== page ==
Opioids: Safety and side effectsOOpioids: Safety and side effectsOpioids: Safety and side effectsEnglishPain/AnaesthesiaChild (0-12 years);Teen (13-18 years)BodyCentral nervous system;Peripheral nervous system;Autonomic nervous systemSymptomsCaregivers Adult (19+)Pain2009-09-21T04:00:00ZMichael Jeavons, MD12.000000000000040.00000000000000Flat ContentHealth A-Z<p>Read about the possible issues involved in taking opioids such as addiction, physical dependence, tolerance and overdose.</p><p>Many parents are concerned about their children being prescribed strong opioids such as morphine. Understandably, they worry about addiction and overdose specifically. However, when opioids are taken under supervision for pain relief, addiction and overdose issues are extremely rare.</p><ul><li>Opioids are strong medications, but, when taken for pain relief as instructed and under supervision, addiction and overdose issues are rare.</li> <li>A child who is taking opioid medication is seeking pain relief, not the "high" that is typically sought by someone with a psychological craving for an opioid such as heroin.</li> <li>Physical dependence can occur if a drug is taken for a few weeks. Your child's healthcare team will slowly ease your child off the medication so they do not experience any withdrawal symptoms.</li></ul>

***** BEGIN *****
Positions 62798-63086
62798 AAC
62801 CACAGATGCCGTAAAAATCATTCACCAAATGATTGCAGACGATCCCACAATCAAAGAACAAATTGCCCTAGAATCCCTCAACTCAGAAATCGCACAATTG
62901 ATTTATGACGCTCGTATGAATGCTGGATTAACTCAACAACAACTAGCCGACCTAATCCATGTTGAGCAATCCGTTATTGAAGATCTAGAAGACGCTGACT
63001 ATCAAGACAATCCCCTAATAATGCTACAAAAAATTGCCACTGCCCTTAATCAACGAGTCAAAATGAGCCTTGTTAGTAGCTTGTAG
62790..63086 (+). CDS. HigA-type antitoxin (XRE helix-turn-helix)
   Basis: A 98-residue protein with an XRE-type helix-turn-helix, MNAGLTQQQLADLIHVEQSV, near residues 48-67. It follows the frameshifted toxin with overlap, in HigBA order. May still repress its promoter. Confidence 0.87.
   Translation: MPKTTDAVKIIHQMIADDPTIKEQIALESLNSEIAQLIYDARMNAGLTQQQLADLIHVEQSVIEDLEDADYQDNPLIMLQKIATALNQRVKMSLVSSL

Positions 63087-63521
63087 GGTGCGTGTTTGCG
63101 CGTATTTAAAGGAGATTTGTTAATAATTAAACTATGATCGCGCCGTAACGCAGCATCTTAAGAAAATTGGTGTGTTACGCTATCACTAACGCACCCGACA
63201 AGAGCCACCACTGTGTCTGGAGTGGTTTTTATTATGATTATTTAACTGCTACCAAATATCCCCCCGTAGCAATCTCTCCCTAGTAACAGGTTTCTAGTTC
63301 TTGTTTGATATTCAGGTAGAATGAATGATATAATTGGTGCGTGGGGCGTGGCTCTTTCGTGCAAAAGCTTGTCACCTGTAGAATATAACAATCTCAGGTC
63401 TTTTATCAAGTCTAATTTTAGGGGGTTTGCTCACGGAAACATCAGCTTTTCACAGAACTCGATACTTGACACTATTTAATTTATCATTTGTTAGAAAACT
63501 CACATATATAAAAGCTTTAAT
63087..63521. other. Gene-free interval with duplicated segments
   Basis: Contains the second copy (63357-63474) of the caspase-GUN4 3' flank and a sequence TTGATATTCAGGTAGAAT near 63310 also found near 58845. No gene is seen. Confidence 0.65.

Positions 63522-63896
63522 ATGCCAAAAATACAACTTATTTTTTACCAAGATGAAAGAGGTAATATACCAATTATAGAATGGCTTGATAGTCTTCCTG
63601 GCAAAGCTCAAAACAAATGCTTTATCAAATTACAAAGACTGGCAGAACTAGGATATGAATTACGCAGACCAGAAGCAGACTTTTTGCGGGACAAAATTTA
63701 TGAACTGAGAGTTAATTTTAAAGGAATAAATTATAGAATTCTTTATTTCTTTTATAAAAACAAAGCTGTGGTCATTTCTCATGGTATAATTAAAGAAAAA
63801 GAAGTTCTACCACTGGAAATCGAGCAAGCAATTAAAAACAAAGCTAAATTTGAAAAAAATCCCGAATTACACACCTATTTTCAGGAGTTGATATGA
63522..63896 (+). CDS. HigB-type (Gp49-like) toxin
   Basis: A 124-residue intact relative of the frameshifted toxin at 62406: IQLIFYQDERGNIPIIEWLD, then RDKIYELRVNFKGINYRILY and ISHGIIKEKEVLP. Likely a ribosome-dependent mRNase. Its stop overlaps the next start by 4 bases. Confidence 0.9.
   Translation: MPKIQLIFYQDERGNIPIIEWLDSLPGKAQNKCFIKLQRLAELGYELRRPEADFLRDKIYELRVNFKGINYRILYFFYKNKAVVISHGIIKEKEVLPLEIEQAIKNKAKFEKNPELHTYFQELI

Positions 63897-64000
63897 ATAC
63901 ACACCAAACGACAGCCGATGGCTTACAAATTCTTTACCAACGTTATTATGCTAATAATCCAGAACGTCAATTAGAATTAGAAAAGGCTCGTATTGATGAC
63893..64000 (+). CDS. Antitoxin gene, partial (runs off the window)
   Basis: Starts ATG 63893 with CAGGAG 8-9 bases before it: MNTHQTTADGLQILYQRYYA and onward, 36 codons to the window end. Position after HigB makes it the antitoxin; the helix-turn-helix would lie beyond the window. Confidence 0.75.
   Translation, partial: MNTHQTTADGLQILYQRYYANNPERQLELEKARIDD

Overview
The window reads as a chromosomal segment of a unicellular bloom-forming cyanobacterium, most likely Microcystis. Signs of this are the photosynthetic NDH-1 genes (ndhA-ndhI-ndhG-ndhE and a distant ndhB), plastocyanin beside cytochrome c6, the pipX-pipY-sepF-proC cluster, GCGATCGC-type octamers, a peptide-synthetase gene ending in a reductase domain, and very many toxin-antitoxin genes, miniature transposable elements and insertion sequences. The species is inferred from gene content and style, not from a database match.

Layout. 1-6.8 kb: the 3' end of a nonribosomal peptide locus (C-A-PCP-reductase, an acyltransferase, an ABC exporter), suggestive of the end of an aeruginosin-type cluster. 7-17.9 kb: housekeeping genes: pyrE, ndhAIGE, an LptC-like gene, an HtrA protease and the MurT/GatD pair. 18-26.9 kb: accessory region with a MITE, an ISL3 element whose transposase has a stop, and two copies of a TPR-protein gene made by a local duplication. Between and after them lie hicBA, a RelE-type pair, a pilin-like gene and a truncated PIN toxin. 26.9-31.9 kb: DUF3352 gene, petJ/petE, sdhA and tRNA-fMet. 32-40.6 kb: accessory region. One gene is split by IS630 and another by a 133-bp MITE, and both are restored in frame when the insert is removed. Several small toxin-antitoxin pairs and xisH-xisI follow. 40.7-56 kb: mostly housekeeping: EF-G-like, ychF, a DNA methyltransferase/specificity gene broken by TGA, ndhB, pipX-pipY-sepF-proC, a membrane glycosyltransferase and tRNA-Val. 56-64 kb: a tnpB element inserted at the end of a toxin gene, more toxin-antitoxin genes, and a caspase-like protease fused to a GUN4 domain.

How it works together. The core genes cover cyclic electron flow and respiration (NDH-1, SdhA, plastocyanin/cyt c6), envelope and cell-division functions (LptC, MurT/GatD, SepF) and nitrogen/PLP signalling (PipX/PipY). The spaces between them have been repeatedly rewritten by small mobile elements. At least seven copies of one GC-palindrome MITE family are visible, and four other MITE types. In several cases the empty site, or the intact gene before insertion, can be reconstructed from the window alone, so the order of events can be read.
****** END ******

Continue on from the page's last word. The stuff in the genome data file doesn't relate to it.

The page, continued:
Opioids: Safety and side effects3000.00000000000Opioids: Safety and side effectsOpioids: Safety and side effectsOEnglishPain/AnaesthesiaChild (0-12 years);Teen (13-18 years)BodyCentral nervous system;Peripheral nervous system;Autonomic nervous systemSymptomsCaregivers Adult (19+)Pain2009-09-21T04:00:00ZMichael Jeavons, MD12.000000000000040.00000000000000Flat ContentHealth A-Z<p>Read about the possible issues involved in taking opioids such as addiction, physical dependence, tolerance and overdose.</p><p>Many parents are concerned about their children being prescribed strong opioids such as morphine. Understandably, they worry about addiction and overdose specifically. However, when opioids are taken under supervision for pain relief, addiction and overdose issues are extremely rare.</p><ul><li>Opioids are strong medications, but, when taken for pain relief as instructed and under supervision, addiction and overdose issues are rare.</li> <li>A child who is taking opioid medication is seeking pain relief, not the "high" that is typically sought by someone with a psychological craving for an opioid such as heroin.</li> <li>Physical dependence can occur if a drug is taken for a few weeks. Your child's healthcare team will slowly ease your child off the medication so they do not experience any withdrawal symptoms.</li></ul><figure> <img alt="Toddler with hands up" src="https://assets.aboutkidshealth.ca/akhassets/toddler_with_hands_up_BRAND-PHO_EN.jpg" /> </figure> <h3>Addiction</h3> <p>Though opioids may be abused by some people, the experiences of a heroin abuser and a child given opioids for pain are very different. Drug addiction is a psychological craving as well as physical dependence. People who are addicted to opioids such as heroin are psychologically craving the euphoric effects of the drug rather than any pain relieving effects. Addiction requires a specific context: drug addicts are craving a "high" and nothing else. In addition, addicts tend to take large doses and then "crash" off the drugs.</p> <p>When children are given opioids to relieve pain, they are not seeking the "high" associated with the medication. They are given the medication in safe, consistent and controlled amounts, and do not develop a psychological addiction. Generally, children look forward to reducing or stopping the medication as this indicates improvement in their pain control.</p> <h3>Physical dependence</h3> <p>Physical dependence occurs if opioids are taken for several weeks. If they are suddenly stopped, a child may feel an uncomfortable 'withdrawal', characterized by shivering, nausea and abdominal pain. However, this can be easily prevented by easing a child off the medicine gradually as their need for pain relief diminishes. Progressively smaller doses will be administered until the medication is stopped. Physical dependence should not be confused with addiction.</p> <h3>Tolerance</h3> <p>Tolerance occurs when a higher dosage of a drug is required for the same effect. This is common in drug addicts but rare when used for pain.</p> <h3>Overdose</h3> <p>Parents often worry about overdose occuring when their child is prescribed strong opioids. However, these medicines have been used for centuries and health care professionals know how to administer them with a great degree of safety. Overdose is extremely rare in children taking opioids for pain relief. If overdose does occur, it can be treated with an antidote called naloxone.</p> <h3>Myth: Pain-relieving drugs are too dangerous and addictive for children</h3> <p>Fear of addiction or overdose is often cited as a reason not to give opioids such as morphine to children. However, these strong medications are safe when appropriately given for pain relief. Unlike substance abusers, children taking opioids for pain do not develop an addiction or psychological dependence. When a child needs lower levels of pain relief, they will gradual reduce the medication to prevent physical withdrawal. It would be cruel to withhold opioids from children in severe pain on the basis of an unfounded fear of addiction.​​​</p>Opioids: Safety and side effects

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